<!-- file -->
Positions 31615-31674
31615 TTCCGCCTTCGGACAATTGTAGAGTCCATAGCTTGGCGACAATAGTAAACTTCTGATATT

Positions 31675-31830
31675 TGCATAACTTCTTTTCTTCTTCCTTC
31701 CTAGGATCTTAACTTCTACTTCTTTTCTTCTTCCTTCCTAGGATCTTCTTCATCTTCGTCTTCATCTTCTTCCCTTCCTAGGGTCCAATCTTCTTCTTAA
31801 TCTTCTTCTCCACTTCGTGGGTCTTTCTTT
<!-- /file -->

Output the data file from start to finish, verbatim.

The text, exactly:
Positions 31615-31674
31615 TTCCGCCTTCGGACAATTGTAGAGTCCATAGCTTGGCGACAATAGTAAACTTCTGATATT

Positions 31675-31830
31675 TGCATAACTTCTTTTCTTCTTCCTTC
31701 CTAGGATCTTAACTTCTACTTCTTTTCTTCTTCCTTCCTAGGATCTTCTTCATCTTCGTCTTCATCTTCTTCCCTTCCTAGGGTCCAATCTTCTTCTTAA
31801 TCTTCTTCTCCACTTCGTGGGTCTTTCTTT